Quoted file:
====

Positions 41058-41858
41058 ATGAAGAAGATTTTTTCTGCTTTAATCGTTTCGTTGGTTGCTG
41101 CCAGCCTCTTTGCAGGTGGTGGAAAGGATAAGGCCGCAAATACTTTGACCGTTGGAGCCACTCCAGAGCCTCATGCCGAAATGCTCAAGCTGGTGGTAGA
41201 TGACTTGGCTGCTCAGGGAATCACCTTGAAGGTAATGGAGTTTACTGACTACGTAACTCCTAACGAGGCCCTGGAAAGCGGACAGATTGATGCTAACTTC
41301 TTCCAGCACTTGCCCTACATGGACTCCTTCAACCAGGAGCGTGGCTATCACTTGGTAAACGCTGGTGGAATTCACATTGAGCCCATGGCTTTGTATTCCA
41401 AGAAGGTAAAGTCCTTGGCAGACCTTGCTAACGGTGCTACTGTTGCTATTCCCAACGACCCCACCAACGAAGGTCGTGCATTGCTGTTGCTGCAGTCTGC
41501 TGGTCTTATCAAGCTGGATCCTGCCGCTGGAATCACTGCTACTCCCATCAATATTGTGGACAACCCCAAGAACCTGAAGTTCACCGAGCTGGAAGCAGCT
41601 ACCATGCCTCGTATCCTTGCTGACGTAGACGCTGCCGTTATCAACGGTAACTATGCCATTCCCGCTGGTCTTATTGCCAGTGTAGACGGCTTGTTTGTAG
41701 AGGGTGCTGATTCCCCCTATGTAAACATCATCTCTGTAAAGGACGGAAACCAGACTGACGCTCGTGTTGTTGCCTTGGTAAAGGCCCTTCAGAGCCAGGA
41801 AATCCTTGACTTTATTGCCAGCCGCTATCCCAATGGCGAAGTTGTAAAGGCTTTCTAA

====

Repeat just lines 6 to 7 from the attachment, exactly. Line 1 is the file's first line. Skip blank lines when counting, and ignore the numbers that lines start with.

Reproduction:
41401 AGAAGGTAAAGTCCTTGGCAGACCTTGCTAACGGTGCTACTGTTGCTATTCCCAACGACCCCACCAACGAAGGTCGTGCATTGCTGTTGCTGCAGTCTGC
41501 TGGTCTTATCAAGCTGGATCCTGCCGCTGGAATCACTGCTACTCCCATCAATATTGTGGACAACCCCAAGAACCTGAAGTTCACCGAGCTGGAAGCAGCT